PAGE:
SWEETWATER, Tenn. (BP) — When Clinton E. Riddle goes as a certified hospice volunteer to meet with a military veteran near death, he has instant credibility, such as the shrapnel he still has in hand.
Riddle, 92, is a World War II veteran who understands the issues veterans face.
“Veterans have a special place in my heart,” he said. “I know what they’ve been through. I know their problems and how to deal with them.”
Riddle was overseas in the Army for 30 months during World War II, serving in six battle zones, including the Battle of the Bulge. His division received credit for 422 days under enemy fire.
Many veterans believe they can’t be forgiven for things that happened to them during military service, he noted. “I counsel with them if they are willing to talk. I try to help them find peace.”
Saved at the age of 14, Riddle felt God’s call to preach at the age 15 but rejected the call.
While in Holland after a battle was over, Riddle said he was sitting in his foxhole, reading the Bible and praying.
“I promised God that if He allowed me to come home I would do whatever He wanted me to do,” Riddle recalled. He still has the New Testament he was reading that day.
Riddle didn’t immediately go home. He still had the Battle of the Bulge to endure but is convinced that “God placed a hedge around me to protect me, for He had a job for me to do when I got home.”
Riddle sadly admitted he did not live up to his promise as he “ran from God” for several more years after returning home to Tennessee.
But, finally, on Jan. 12, 1959, Riddle preached his first message.
“Three souls were saved that night and from that point God has blessed to this very day,” Riddle said.
He went on to serve as a bivocational pastor at four Tennessee churches over the next 30 years — New Bethany Baptist Church, Murrays Baptist Church and Cedar Valley Baptist Church, all in Sweetwater, and Union McMinn Baptist Church in Niota, where he served for 12 years before stepping down in 1989.
He has preached in 100 different churches over the years.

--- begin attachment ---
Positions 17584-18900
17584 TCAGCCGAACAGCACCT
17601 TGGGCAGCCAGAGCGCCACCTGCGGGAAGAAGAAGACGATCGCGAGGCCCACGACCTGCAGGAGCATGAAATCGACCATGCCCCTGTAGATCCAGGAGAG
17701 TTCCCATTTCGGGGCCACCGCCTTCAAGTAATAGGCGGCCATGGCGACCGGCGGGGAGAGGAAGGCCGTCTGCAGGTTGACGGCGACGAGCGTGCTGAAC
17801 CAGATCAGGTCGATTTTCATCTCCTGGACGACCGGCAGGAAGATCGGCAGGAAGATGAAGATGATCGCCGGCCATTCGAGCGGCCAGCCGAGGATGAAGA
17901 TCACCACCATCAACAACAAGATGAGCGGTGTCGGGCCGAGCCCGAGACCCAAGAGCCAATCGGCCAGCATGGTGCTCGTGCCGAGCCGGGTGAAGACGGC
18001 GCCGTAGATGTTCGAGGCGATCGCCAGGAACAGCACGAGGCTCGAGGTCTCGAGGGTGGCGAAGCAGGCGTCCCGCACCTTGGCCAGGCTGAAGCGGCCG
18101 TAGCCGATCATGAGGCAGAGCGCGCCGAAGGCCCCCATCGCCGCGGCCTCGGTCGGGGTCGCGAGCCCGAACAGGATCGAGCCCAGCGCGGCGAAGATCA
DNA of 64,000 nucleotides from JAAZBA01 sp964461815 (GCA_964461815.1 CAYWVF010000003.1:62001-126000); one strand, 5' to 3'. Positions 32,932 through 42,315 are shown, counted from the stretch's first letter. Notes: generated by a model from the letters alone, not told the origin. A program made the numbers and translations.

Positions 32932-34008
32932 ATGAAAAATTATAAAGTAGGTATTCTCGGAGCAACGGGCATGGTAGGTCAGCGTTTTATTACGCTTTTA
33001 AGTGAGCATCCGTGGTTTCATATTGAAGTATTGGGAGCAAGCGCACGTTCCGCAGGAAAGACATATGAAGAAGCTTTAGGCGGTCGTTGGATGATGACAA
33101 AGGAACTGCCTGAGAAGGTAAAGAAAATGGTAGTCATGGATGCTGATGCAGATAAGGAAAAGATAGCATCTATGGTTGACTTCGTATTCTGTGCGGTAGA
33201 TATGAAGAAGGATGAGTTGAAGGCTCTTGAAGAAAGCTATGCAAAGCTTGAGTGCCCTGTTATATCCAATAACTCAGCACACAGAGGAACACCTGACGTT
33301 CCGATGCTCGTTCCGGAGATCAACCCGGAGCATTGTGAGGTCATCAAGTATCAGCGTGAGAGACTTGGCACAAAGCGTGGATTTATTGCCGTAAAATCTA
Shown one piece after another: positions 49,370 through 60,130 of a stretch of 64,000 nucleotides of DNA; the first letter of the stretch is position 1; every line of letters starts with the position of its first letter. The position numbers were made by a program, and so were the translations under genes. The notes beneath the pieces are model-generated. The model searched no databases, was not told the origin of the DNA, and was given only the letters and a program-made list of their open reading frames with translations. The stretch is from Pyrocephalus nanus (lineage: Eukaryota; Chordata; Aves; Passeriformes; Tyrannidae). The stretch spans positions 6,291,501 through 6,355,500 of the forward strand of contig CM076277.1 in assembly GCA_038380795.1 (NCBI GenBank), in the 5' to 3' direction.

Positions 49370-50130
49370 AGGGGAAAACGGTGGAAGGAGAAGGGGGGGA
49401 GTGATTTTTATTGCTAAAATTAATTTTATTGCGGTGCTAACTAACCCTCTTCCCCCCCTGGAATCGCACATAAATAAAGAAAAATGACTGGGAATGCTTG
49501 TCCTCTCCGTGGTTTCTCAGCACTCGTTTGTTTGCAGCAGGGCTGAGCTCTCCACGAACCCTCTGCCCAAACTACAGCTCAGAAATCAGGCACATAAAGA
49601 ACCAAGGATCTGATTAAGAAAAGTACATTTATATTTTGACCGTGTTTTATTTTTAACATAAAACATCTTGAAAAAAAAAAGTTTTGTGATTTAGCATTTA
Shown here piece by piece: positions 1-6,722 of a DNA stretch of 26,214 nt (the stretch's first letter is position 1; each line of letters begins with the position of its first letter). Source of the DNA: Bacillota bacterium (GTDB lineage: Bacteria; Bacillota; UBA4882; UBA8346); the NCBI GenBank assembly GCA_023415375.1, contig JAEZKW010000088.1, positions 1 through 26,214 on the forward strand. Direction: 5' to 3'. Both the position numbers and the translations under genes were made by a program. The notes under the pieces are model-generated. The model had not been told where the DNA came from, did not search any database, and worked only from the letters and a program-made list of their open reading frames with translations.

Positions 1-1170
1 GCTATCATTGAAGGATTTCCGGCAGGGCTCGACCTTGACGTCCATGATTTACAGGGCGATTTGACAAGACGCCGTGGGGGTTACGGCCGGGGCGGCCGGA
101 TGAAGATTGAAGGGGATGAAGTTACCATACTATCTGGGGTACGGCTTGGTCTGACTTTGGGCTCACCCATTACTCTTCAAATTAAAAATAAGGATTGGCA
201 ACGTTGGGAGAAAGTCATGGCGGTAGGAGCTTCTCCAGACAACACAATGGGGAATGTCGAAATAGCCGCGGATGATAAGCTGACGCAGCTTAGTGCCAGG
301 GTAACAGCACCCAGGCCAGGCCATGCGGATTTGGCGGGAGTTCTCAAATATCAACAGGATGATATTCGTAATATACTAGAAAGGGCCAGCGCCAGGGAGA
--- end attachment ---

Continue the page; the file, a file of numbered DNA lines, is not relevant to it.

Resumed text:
He doesn’t like to refer to himself as “retired.” Since his last church, he has served 11 churches as interim pastor and continues to preach on occasion. He frequently is asked to speak at churches on occasions when congregations honor their veterans.
Earlier this year, Riddle celebrated 55 years of perfect Sunday School attendance, having found a place to attend Sunday School over the years even when he was out of state or out of the country. He once taught a Sunday School lesson while touring the Holy Land.
Sunday School has always been an important part of Riddle’s ministry as a pastor, having emphasized it in the four churches he led and making a point of recognizing those with perfect attendance. He also served as Sunday School director at one time for Sweetwater Baptist Association in addition to a term as moderator.
Riddle is adamant that “great churches are built around Sunday School.” But, he lamented, in some churches “there is no longer an emphasis on Sunday School like there used to be.”
He is convinced that churches need to emphasize Sunday School once again. “The Bible needs to be taught. Teaching is just as important as the preaching,” he said.
When he is not preaching or serving as a hospice volunteer, Riddle enjoys writing. He is a published poet. One of his poems, “Thanks to Mr. Veteran” is a tribute to veterans.
Riddle also is compiling his experiences during World War II into a book that he would like to have published in the future.
In his typed version, Riddle noted, “This was copied from the notes made while in combat. It has not been proofread or corrected. You don’t worry about correct English while being shot at in battle!”
Lonnie Wilkey is editor of the Baptist & Reflector (http://www.tnbaptist.org/BRNews.asp), newsjournal of the Tennessee Baptist Convention, where this article first appeared.